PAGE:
"‘It tastes good, doesn't it,' the guard sneered superciliously. ‘Here, I'll give you another one, open your mouth.' He aimed his rifle. The bullet shot straight into her mouth."
...Her enemies saw her and gloated at her downfall...From on high He sent a fire into my bones and it crushed them...Oh bring the day You proclaimed and let them be like me! Let all their wickedness come before You and inflict them as You inflicted me for all my transgressions...(1:7,13, 21,22)
On Tisha B'Av I think about the unfathomable hunger. Human beings were, at times, reduced to crawling on their legs in pursuit of a morsel of bread and I remember the chronicles of desperation that I heard spoken:
A train from France arrived to Auschwitz. This elite group of prisoners descended, still wearing their silk high hats, fur coats, and carrying designer luggage – bankers, businessmen, wealthy citizens -- Jews brought to Auschwitz.
Two weeks later, one of them, a former world-famous banker stood trembling at the far corner of the barracks. The striped prisoners garb now replacing his fur coat, hung over his emaciated body facing an S.S. officer leaning calmly against a wall, smoking a cigar. The banker reached into his pocket, removed a black velvet pouch and emptied it into the Nazi's outstretched palm. A bag full of diamonds fell into his hands. In exchange for that, he received a loaf of bread.
This was a loaf of bread in Auschwitz.
The enemy spread out his hand on all her treasures...All her people are sighing searching for bread. (1:10,11)
On Tisha B'Av, I mourn the loss of those who died al Kiddush Hashem, sanctifying God's Name, and I do not forget those who lived their lives al Kiddush Hashem.
One day, while all others were marched to their labor sites, two concentration camp prisoners were ordered to remain behind to clean the barracks. While sweeping the damp floors, one of them discovered, under a loose floorboard, a loaf of bread and eagerly called out to his friend to come and share this spectacular sight.
A loaf of bread in Auschwitz!
"I know who this belongs to," said one. The bread belonged to a Polish prisoner, a vicious anti-Semite, also an inmate in that barracks. For one long moment they eyed each other, their hunger pangs entreating them, until the decision was made, "Let us return the bread. Let the Gentiles say that Jews don't steal!"
Here leaders were like deer that found no pasture, but walked on without strength before the pursuer (1:6).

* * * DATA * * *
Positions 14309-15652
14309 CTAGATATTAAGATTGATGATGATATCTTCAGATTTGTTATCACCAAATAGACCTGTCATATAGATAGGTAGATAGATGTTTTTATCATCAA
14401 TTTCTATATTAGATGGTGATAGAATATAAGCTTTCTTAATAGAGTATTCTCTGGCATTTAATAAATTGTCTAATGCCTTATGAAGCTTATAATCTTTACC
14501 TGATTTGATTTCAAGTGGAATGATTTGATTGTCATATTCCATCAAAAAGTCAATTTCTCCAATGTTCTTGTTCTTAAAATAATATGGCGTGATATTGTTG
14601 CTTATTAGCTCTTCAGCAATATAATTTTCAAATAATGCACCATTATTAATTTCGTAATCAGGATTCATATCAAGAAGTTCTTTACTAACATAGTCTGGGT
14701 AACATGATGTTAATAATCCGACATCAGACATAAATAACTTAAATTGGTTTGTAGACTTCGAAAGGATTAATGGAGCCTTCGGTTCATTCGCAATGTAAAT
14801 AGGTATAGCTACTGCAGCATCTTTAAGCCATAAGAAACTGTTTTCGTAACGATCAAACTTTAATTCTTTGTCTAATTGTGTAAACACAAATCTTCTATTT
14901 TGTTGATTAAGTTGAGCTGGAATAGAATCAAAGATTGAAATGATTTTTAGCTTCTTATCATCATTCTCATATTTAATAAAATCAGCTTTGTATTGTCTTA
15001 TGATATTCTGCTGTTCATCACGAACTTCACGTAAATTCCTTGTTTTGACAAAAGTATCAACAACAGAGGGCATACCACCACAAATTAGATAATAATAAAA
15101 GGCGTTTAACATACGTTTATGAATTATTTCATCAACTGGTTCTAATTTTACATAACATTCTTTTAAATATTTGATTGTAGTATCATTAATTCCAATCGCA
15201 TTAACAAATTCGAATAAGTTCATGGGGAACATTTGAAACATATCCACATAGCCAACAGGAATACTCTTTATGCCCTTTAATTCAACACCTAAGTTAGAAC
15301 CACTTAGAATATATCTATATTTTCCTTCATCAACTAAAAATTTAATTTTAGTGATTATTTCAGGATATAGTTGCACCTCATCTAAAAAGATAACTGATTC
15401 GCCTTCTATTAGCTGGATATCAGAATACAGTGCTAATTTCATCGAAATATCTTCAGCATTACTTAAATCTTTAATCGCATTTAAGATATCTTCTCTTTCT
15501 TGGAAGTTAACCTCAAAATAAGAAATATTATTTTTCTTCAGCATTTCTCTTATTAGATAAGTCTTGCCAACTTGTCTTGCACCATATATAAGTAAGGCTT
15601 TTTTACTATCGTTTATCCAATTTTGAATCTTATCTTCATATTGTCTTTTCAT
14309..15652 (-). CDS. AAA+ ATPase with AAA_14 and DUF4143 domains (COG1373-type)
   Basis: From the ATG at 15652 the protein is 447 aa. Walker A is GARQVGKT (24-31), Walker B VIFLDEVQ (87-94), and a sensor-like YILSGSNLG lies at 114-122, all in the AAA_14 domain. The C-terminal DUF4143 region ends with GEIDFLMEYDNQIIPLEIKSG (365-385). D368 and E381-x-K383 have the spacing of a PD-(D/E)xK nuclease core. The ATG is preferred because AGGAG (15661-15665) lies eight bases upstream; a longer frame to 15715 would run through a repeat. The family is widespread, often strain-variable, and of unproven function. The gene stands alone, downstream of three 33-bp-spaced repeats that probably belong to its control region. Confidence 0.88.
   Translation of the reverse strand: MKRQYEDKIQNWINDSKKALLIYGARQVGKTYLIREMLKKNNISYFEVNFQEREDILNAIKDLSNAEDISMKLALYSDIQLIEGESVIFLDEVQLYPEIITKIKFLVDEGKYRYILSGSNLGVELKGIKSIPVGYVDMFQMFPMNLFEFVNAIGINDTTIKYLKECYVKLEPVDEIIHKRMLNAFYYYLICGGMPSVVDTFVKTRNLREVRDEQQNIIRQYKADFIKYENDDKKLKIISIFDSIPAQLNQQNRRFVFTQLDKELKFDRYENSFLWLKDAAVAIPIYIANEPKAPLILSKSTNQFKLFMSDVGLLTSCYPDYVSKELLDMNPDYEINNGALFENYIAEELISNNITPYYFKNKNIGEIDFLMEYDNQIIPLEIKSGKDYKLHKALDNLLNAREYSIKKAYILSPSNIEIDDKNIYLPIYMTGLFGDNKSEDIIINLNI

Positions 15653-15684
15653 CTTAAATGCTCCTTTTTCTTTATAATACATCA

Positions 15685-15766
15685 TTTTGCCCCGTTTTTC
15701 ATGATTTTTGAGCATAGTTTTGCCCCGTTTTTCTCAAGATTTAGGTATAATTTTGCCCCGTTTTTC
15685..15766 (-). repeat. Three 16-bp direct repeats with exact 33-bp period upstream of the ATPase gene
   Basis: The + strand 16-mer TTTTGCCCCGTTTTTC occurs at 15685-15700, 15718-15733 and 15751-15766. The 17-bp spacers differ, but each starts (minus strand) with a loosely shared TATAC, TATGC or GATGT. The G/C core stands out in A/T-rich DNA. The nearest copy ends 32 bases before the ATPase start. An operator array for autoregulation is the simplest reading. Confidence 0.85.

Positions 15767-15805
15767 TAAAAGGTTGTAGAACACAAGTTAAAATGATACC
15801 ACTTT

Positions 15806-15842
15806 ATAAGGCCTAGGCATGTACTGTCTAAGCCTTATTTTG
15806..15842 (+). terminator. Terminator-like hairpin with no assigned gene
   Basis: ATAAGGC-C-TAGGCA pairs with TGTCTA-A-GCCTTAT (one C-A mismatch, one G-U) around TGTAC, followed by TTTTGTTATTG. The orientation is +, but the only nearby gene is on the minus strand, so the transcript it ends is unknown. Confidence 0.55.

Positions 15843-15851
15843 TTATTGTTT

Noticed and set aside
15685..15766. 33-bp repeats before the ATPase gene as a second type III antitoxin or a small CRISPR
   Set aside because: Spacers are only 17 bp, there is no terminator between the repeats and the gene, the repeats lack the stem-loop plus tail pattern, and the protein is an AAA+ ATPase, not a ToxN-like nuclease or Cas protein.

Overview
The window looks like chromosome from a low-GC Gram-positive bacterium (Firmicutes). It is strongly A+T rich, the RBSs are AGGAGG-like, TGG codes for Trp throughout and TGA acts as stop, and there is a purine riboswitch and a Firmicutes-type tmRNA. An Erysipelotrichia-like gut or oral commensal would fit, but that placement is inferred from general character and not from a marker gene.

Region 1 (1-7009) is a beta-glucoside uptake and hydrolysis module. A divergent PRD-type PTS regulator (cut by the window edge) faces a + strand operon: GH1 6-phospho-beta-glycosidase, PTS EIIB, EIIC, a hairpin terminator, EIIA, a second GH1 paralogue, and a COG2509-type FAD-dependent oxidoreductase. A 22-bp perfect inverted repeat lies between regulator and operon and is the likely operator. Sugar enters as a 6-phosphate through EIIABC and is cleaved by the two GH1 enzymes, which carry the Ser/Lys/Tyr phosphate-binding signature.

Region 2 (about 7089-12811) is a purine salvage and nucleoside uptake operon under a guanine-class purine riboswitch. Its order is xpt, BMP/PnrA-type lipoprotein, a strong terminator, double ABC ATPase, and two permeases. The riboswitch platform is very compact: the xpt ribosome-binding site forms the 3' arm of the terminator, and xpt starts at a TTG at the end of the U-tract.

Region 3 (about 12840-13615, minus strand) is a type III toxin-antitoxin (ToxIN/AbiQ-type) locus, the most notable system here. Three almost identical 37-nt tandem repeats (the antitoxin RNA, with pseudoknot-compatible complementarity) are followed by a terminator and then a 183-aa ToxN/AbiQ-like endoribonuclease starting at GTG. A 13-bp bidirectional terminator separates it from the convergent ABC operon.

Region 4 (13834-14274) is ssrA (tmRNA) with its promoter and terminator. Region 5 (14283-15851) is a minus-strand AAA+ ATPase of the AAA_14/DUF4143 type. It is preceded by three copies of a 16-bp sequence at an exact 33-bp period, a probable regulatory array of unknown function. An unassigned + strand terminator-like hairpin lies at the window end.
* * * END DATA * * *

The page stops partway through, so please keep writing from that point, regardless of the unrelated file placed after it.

Throughout the long exile, the Jewish Nation has been targeted again and again by hatred and persecution. Yet the indomitable spirit of the Jew has lasted throughout the generations.
The tears we shed on Tisha b'Av, year after year, is testimony to the fervor of our longing and hope.
Today, so many years after the destruction of our Holy Temple, it's difficult to comprehend, let alone mourn the enormity of the loss. We've never seen its splendor, nor experienced the feeling of closeness to God it engendered. Yet Tisha B'Av has remained a day of tragedy throughout the generations, a potent reminder of where we are and were we belong, a time of communal mourning in memory of the Jewish past, both recent and ancient, throughout the years of exile.
On this day the destruction of the First and Second Temple occurred, the expulsion of Jews from England in 1290, and from France in 1306. In 1492, the Inquisition edicts were signed in Spain. Pogroms and World War One which culminated in Germany's "Final Solution" have all occurred on this momentous day. And let's not forget the tragedy of our times. Today, we live in an era of spiritual darkness, an epoch where mass annihilation of Jewish souls is happening around us.
My eyes shed streams of water at the shattering of my people. My eyes will flow and will not cease – without relief – until God looks down and takes notice from heaven...Remember, Lord, what has befallen us, look and see our disgrace... Bring us back to You, God, and we shall return, renew our days as of old. (3:48, 49, 5:1)
The tears we shed on Tisha b'Av, year after year, is testimony to the fervor of our longing and hope. In the future, this day of mourning will transcend all suffering, and become a day of indescribable joy. Tisha b'Av is the birthday of Mashiach who will bring us back to Jerusalem of old.
May the tears we shed this Tisha B'av be the last tears for all time, and may we rejoice with the fulfillment of the blessing, "Those who mourn over Jerusalem will witness her joy!"